Simon Groen, “Recognizing Cultural Identity in Mental Health Care: Rethinking the Cultural Formulation of a Somali Patient

Although there are many ways to produce a cultural formulation that facilitates a culturally sensitive diagnosis and treatment for asylum seekers and refugees in mental health care, it is essential to gain trust and ‘recognize’ the patient. One way to achieve this recognition is through a cultural interview, in which cultural references of the health care provider and the patient are exchanged. This paper presents an example of such a process with a Somali migrant to the Netherlands, whose passivity and inactivity puzzled the psychiatrist. Gaining his trust and recognizing his cultural roots as a member of a Somali ethnic group revealed more about his motives, concepts and attitude. This example suggests the importance of cultural identity as a way to explore the meanings of the illness and the interrelationship between the patient and health care provider. The cultural identity of the patient is a basis on which meanings can be exchanged in an ongoing way and starting points for effective treatment can be found.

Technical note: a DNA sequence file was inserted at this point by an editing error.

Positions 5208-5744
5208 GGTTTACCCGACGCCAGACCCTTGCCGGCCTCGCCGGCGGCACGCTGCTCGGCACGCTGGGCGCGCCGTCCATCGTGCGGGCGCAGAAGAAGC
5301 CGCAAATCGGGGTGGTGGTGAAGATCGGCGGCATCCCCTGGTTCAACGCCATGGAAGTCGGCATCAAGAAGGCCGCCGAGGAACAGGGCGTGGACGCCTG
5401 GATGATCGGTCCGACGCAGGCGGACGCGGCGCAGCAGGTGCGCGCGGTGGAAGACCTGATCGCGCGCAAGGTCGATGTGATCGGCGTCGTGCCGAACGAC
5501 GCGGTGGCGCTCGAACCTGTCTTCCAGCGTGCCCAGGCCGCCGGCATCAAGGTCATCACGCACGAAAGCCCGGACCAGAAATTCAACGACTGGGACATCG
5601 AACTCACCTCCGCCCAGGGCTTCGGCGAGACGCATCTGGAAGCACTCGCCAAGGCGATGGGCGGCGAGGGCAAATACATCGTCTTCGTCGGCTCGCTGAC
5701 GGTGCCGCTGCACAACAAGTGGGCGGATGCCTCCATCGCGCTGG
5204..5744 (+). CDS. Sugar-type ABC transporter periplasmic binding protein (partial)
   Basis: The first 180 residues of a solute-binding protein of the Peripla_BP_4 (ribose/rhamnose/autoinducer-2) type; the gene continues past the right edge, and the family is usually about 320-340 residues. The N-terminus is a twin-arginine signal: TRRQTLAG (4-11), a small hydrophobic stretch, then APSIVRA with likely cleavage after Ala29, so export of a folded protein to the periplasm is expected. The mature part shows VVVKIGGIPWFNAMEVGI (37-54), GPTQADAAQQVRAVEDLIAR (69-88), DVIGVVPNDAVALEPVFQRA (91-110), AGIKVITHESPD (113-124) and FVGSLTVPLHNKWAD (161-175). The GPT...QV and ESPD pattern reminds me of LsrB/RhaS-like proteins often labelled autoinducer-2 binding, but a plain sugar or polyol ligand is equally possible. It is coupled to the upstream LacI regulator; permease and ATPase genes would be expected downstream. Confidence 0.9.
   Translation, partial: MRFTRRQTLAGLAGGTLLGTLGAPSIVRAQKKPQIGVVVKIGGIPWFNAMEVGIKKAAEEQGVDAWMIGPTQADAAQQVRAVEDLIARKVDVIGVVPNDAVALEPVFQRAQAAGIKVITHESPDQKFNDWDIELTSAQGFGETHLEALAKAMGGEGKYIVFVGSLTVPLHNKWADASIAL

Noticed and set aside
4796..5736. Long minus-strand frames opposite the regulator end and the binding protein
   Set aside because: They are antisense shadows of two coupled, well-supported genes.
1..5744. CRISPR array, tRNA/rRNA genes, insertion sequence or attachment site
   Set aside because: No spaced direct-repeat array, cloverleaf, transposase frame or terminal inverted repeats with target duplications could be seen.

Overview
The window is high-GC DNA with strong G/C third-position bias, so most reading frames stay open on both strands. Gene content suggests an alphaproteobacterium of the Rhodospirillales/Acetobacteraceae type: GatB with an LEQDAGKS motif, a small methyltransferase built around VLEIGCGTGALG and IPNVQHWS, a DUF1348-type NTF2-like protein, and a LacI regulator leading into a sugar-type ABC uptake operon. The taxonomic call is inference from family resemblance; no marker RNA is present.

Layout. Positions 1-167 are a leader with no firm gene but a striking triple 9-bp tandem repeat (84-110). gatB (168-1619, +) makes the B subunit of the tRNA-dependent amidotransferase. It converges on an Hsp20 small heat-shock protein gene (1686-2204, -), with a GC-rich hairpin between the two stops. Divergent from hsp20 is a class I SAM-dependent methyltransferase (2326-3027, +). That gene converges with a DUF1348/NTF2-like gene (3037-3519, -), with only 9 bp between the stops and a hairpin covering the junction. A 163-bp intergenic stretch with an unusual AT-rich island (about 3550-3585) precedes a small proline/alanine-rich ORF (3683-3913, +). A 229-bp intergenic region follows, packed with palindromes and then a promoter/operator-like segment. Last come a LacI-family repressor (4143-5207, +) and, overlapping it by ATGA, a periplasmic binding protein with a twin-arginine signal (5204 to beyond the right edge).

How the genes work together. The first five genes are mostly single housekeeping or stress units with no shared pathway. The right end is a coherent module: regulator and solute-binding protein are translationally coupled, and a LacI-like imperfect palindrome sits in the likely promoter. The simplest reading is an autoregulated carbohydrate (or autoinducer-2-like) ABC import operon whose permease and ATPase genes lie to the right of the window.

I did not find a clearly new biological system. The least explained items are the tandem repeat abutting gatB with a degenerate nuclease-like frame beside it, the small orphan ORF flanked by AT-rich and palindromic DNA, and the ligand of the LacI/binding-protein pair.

Dana Lizardi, Maria A. Oquendo, and Ruth Graver, “Clinical Pitfalls in the Diagnosis of Ataque de Nervios: A Case Study